Mental Health Matters: Navigating the Christmas Season
The holiday season is often associated with joy and celebration, but it can be challenging for many people, especially when it comes to mental health. As the festive spirit fills the air, it’s important to recognise and address stressors that the Christmas season can bring.
Here are some strategies to navigate the holiday season while prioritising mental well-being:
Set realistic expectations
People tend to put a lot of pressure on themselves over the Christmas season, trying to make everything from decorations to Christmas dinner picture perfect. It’s important to remember that perfection is not the goal - only that a good time is had by all. Set realistic expectations for yourself and others, and remember that it’s fine if things don’t go exactly as planned - they rarely do.
The festive season often involves many gatherings and social events, which can be overwhelming for some. It’s important to establish and communicate boundaries to ensure you prioritise your mental health. It’s fine to decline invitations and take breaks when needed - don’t burn yourself out trying to please everyone.
Christmas can put a strain on your finances, contributing to stress. Gift giving, decorating the house, buying festive food, and the many social gatherings at this time of year can all add to financial stress. Create a budget and stick to it - remember, it’s the thought that counts when it comes to gift giving. Focus on meaningful gifts rather than expensive ones.
Supporting Children through Grief: A Parent's Guide
Grief is a natural and complex emotion that we all experience at some point in our lives. When children face loss, whether it’s the death of a loved one, the divorce of their parents, or another significant change, they too must navigate the challenging journey of grief. Parents can help to provide comfort and support during these difficult times.
Here are some ways you can help your child cope with their grief:
It’s crucial to maintain open and honest conversation with your child, especially when they are grieving. Create a safe space where they feel comfortable sharing their thoughts and feelings, and encourage them to ask questions and express their emotions. Let them know it’s OK to feel sad, angry, confused, or numb; grief is often a rollercoaster of emotions, and it’s important they know this is normal.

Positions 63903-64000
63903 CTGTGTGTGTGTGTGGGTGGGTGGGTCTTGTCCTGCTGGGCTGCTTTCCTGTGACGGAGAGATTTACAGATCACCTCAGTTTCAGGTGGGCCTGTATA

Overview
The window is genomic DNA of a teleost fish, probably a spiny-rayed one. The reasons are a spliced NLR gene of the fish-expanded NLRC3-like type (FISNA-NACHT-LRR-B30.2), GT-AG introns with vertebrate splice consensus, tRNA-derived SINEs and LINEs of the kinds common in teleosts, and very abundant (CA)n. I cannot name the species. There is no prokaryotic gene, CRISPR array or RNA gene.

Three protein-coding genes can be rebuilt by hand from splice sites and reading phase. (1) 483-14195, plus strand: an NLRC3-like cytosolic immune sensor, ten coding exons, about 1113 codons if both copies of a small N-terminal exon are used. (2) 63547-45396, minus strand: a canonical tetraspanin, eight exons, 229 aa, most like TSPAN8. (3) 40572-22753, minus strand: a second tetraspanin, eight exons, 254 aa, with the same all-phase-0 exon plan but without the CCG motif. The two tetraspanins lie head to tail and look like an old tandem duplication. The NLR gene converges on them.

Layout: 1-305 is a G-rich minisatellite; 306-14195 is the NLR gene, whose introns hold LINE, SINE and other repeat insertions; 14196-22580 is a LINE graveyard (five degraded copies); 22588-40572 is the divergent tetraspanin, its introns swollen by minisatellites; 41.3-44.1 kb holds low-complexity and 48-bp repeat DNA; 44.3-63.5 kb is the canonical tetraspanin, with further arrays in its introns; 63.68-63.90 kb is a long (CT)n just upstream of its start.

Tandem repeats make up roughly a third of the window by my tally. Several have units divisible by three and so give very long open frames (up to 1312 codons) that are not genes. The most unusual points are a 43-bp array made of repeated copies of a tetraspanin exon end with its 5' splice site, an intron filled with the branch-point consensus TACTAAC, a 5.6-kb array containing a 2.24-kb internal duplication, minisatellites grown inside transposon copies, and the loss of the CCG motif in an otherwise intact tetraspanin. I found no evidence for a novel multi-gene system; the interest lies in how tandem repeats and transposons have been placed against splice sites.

Your approach to conversations about grief will differ based on your child’s age and developmental stage. Make sure to use age-appropriate language and concepts to explain the situation. Younger children may not grasp the permanence of death, while teenagers might have a better understanding.
Children find comfort in routines and stability. Try to maintain their daily routines as much as possible, to help provide a sense of normalcy during a turbulent time. However, they may need breaks or time off from regular activities, so be flexible and understanding with them on these occasions.
Encourage creative expression
It can sometimes be difficult to express our emotions, especially for children. Encourage them to participate in creative activities such as drawing, writing or painting to help them express their emotions and process their grief.
Healing takes time; there is no set timeline for how long grief should last. Be patient with your child and with yourself during the process of grief.
Remember their loved one
Help your child keep the memory of their loved one alive by sharing stories, looking at pictures, or creating a memory box together. This can be a meaningful way to honour and remember the person they lost, and will help in the grieving process.
Seek professional help
If your child’s grief seems particularly intense or prolonged, consider seeking the help of a professional therapist who specialises in child grief. They can provide the necessary guidance and support your child might need.
As a parent, it’s important to take care of yourself too. You’ll be better able to support your child through their grief if you’re emotionally and physically well. Don’t hesitate to seek support from friends, family or a therapist for yourself as well.
It can be challenging to support a grieving child, but it’s an important aspect of helping them navigate the complex emotions associated with loss. Your love, understanding and support will help them to heal and find their way through their grief. Remember that you do not have to go through this process alone; you can seek support from friends, family and professionals if needed.
Thank you for reading.
Take a look through our previous blogs here.
National Grief Awareness Week 2023
National Grief Awareness Week 2023 takes place from 2nd December to 8th December this year. It offers us the opportunity to acknowledge, validate, and understand the profound impact that grief has on our lives. Grief can manifest in countless ways, whether the loss of a loved one, a job, a relationship, health, or a way of life, and affects us all differently.